Yam was an interconnected route system in order to deliver intelligence and information for travelers and messengers whether it be during warfare or during political negotiation and communication.
The Yam operated with a chain of relay stations at certain distances to each other, usually around 140 miles or 200 kilometers. Messengers for example would go to the next relay station and give the information to the second messenger and rest and let the second messenger go to the third relay station to hand the document to the third messenger. This way information or documents were constantly on the move without each messenger getting tired. In each relay station there would be spare horses, food, and shelter.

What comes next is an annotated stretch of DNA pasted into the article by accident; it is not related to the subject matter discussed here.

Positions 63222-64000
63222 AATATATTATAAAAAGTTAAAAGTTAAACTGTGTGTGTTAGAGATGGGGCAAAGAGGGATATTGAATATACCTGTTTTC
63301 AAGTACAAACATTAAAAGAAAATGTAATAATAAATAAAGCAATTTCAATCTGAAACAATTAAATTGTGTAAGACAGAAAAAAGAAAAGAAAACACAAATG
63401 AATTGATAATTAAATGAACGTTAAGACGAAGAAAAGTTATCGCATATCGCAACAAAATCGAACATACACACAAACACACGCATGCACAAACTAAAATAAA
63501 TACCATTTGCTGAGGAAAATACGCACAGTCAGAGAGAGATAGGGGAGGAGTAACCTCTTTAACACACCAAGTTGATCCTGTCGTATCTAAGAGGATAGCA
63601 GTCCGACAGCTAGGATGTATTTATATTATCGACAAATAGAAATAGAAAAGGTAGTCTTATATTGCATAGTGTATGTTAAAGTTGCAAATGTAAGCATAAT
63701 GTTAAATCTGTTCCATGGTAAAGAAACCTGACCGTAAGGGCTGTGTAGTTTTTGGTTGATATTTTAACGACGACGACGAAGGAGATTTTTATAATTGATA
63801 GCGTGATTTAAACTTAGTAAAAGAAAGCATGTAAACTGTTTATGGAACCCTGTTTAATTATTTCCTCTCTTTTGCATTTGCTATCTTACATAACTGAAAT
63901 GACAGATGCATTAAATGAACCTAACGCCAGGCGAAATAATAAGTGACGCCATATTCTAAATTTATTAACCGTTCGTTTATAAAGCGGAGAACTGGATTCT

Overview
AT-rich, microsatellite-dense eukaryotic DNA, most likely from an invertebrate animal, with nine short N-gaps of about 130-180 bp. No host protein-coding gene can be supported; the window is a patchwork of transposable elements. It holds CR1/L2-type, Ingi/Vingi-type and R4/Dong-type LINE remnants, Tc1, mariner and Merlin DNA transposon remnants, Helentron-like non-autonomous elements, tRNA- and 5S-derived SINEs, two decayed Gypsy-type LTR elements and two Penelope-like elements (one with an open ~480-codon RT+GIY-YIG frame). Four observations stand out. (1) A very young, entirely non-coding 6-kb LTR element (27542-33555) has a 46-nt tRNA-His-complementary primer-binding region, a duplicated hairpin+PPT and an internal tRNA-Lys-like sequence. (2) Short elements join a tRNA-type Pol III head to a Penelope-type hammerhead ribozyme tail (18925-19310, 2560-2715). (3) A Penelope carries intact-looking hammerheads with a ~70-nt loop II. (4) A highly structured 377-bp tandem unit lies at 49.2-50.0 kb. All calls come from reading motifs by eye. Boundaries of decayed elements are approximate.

The name Yam was adopted in most western languages from Russian, where it probably is a Tatar (turkic) loan word. The turkic word root again is related to the Mongolian "Zam" (road or way). However, in the Mongolian Empire, both the postal system and the individual stations were named "Örtöö" ("Örtege" in Classical Mongolian).